Alone. I have not left the world behind but only emerged myself within Nature’s place among the trees and vines and coyote’s desperate howls. I am the beetles scampering upon the cracked and broken ground. I am the swallowtail looking for a flower. I am the Jerusalem crickets praying to rain gods. I am the ants, following the chemical pathways to their own underground Eden. I am the mycelium growing in the darkest of places.
Alone. I feel life and death ebbing through my porous body. The cathedral of atoms is more of a quantum quilt than anything. Am I just spin foam of networks forever in flux? An emergent property fo illusory lust? I feel the loss of universes within every stop. My heart thrums. And with each beat, I become the grief that has plagued my lands since birth. I see them, the ghosts of the past and loved ones in the desert. This nonlinear process, like tsunamis and tornado rage, is my time machine. I mourn you all. I see my best friend, my grandmother, and my sister. I see my uncles, who I loved like father’s waving back to me. I see them all — pieces of me that I lost, now, here again within the Mesa. I write these words to say goodbye. But in my being, I know, I cannot let you go completely. For you are a part of me, weaved together like those spin networks of sub-atomic particles. I emerge from my sorrows. I emerge from my love — those will-o’-the-wisp ponderings.
Alone. My narrative transcribed in Promethean fires of love and desire and the resolution to surmise and grasp all bits of knowledge. I understand now that it is not time that ages a person but regret. And it is not the deaths that keep me stuck in time, but the inability to let go of those ghosts in the desert — the relentless voice that wants nothing more than to rewind all the clocks and start again. But there are no do-overs. There is just the now. In the now you must love as much as you can. You must gift the world with your beauty and kindness and ever-changing art. In the now, you must be another path to hope. And now, I must accept my inevitable metamorphosis and take to a new sky.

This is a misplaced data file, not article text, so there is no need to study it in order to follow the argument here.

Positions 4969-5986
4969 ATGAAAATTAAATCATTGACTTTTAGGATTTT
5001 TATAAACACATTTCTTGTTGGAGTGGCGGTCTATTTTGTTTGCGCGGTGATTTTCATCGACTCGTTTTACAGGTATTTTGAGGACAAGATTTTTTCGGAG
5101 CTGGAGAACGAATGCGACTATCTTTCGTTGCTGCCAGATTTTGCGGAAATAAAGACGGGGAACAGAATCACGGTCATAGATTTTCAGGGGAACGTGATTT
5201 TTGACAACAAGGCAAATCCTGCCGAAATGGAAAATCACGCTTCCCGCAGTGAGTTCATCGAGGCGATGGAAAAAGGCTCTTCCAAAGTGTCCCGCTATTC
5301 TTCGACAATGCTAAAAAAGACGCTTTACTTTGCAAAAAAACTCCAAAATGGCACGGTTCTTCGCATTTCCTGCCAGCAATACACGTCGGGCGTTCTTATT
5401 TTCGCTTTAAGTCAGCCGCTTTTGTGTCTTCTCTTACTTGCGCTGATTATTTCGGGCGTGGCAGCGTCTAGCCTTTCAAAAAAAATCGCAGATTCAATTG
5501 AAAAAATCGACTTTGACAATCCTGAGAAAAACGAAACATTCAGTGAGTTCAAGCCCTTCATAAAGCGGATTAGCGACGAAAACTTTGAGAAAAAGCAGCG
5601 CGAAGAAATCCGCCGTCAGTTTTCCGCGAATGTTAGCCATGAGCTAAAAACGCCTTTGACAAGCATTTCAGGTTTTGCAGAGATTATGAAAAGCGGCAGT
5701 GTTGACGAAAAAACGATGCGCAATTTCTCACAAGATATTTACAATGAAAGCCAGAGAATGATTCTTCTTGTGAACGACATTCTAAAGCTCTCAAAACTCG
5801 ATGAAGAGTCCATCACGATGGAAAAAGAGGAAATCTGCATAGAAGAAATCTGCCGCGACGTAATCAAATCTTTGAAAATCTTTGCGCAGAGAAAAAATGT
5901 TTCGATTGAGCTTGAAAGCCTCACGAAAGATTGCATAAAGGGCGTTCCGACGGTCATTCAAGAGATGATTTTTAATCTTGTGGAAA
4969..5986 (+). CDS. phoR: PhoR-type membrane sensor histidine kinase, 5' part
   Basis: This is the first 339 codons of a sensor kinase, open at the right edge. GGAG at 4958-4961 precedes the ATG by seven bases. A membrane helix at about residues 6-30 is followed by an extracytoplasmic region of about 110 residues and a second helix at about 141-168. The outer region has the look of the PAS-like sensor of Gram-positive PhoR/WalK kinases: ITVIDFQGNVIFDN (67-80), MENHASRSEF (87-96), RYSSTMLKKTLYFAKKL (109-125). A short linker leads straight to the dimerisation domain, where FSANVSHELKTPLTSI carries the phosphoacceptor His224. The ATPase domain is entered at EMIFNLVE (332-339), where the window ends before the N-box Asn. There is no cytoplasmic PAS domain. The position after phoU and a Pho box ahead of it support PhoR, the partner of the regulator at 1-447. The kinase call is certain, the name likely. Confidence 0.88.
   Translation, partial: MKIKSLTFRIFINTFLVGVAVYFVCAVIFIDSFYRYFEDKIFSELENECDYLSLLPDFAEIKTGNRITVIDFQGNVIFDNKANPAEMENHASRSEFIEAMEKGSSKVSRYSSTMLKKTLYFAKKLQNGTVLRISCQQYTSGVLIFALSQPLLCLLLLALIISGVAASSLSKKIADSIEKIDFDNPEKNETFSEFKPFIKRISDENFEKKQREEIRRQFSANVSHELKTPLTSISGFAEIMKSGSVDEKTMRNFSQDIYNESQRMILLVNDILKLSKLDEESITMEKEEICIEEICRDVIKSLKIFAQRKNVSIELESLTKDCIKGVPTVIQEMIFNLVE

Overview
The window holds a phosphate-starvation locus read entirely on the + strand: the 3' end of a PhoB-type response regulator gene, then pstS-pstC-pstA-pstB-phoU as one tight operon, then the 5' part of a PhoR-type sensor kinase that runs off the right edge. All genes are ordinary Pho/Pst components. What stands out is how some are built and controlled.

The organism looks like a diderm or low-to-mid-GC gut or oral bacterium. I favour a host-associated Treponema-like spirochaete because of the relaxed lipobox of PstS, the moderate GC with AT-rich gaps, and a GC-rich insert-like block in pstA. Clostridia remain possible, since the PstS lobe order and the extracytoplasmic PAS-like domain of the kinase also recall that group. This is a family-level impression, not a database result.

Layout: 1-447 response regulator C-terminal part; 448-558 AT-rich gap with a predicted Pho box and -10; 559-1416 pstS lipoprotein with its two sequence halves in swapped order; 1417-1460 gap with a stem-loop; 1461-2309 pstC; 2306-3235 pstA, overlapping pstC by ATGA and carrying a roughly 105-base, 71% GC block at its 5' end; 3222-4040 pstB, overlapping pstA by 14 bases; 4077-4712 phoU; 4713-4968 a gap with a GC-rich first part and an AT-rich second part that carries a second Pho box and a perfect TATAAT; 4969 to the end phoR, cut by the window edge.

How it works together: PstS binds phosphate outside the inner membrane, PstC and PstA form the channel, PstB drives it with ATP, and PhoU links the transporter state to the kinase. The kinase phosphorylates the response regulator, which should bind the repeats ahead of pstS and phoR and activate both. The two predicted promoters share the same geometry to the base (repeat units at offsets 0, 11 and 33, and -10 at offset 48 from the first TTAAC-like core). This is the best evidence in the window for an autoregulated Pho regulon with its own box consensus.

Alone. I hear dry ground teaching me the wisdom of the ancients.
Alone. I become the desert.
Alone. I become Me.
Alone. I heal with my return to the world, to another’s embrace. I understand now that I heal when I share myself authentically with you. The desert makes you face your vulnerability, and through it, you are Osiris, changed by the truths within.
Alone. I become a mountain in existence. And I wonder, do you reach for the same stars as I?
Alone. I listen to the songs of the Mesa and understand that we are never alone in the vast entropic microcosm of life and ourselves.
Editorial comment: On reading Bradley’s essay Microcosm of Taos I could feel the many atoms dancing in my soul, the words take us on a journey, he starts with poet’s soul and later takes us deeper where we can see the sunset and hear the raindrops, he further explains how being alone can cleanse our soul and help us find the answers within. I like how his words travel from one place to another. I wish I could hide in words forever and find more about life, for now, I would stop with this quote from the essay - “Alone. I heal with my return to the world, to another’s embrace. I understand now that I heal when I share myself authentically with you. The desert makes you face your vulnerability, and through it, you are Osiris, changed by the truths within.”